Strategic Business Unit Analysis

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A Strategic Business Unit (SBU) is a distinguishable business unit within a larger corporation that serves a defined external market, allowing for strategic planning in relation to products and markets. SBUs are managed as self-contained planning units, with their own business strategies, objectives, and competitors, which may differ from those of the parent company. The success factors of an SBU include the degree of autonomy given to each manager, the degree of functional program and facility sharing with other SBUs, and the ability to adapt to changes in the market. The external (market) dimension is the relevant perspective for identifying an SBU, which should have a set of external customers rather than just an internal supplier. The BCG Matrix is a tool used to conduct research on SBUs.

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A Strategic Business Unit (SBU) is a distinguishable business unit within the overall corporate identity. It operates in a defined external market and allows management to conduct strategic planning for products and markets. The SBU aggressively promotes its unique benefits in a consistent manner. As companies grow larger, they can be seen as consisting of multiple SBUs.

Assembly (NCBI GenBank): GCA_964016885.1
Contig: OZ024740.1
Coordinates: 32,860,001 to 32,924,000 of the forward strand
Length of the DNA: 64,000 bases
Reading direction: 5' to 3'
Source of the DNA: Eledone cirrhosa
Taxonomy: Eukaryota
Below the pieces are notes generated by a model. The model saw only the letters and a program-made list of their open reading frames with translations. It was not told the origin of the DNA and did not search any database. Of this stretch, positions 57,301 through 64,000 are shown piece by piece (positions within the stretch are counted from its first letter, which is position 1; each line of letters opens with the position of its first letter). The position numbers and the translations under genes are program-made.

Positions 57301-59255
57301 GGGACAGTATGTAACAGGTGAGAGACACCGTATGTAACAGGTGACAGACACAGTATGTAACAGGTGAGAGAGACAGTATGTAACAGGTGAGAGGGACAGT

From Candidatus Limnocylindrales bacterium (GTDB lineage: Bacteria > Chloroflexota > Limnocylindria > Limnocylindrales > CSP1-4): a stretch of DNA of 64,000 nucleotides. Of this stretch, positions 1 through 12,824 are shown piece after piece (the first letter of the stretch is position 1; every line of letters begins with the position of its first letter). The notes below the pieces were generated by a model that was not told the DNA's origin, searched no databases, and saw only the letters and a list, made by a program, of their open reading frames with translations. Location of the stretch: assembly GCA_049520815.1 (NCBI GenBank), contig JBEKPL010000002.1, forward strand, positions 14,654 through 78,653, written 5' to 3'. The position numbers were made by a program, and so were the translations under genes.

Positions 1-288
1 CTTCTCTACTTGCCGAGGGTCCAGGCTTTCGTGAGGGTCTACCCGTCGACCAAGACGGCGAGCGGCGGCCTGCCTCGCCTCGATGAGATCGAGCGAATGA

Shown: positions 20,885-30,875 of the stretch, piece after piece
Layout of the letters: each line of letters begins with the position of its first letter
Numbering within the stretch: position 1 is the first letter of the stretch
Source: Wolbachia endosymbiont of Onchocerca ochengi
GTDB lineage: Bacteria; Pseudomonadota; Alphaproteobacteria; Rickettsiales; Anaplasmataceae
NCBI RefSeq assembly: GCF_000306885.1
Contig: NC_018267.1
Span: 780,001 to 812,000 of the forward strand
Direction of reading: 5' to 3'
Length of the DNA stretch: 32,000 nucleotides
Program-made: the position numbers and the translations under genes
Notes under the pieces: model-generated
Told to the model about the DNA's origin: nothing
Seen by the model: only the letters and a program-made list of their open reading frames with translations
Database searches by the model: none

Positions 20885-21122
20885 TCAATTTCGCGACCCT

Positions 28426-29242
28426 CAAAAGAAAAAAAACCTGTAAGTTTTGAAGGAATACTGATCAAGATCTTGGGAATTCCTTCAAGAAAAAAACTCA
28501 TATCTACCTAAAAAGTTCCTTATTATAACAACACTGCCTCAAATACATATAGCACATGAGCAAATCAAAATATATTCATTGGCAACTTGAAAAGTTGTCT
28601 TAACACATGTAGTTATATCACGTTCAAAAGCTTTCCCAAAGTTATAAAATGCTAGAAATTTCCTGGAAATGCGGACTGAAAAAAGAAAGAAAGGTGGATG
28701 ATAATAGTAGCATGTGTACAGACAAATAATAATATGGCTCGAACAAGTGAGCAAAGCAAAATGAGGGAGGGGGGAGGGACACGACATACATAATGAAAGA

In the field of strategic management, the term “Strategic Business Unit” was first used in the 1960s, mainly due to General Electric’s numerous units. These entities are sufficiently sizeable and similar to have significant control over the key strategic factors impacting their performance. They are operated as independent planning units, allowing for the development of distinct business strategies. A Strategic Business Unit can represent an entire company or a smaller division within a company assigned to fulfill a particular objective.

The SBU, or Strategic Business Unit, has its own unique business strategy, objectives, and competitors which may differ from those of the parent company. Research, such as the BCG Matrix, is conducted to analyze the SBU. An SBU is a specific operating unit or planning focus that encompasses a distinct range of products or services. These offerings are sold to a consistent customer base and compete against a well-defined group of rivals. The identification of an SBU is primarily based on the external market perspective. Therefore, it is important for an SBU to have external customers rather than solely relying on internal suppliers.

Generally, a SBU is defined by its commonalities and traditional aspects. These aspects include separate competitors and a profitability bottom line, as defined by ‘hary. There are five commonalities that are generally seen as success factors for an SBU. These factors include the degree of autonomy given to each SBU manager, the degree to which an SBU shares functional programs and facilities with other SBUs, and how the corporation is affected by new changes in the market.

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Strategic Business Unit Analysis. (2017, Feb 04). Retrieved from

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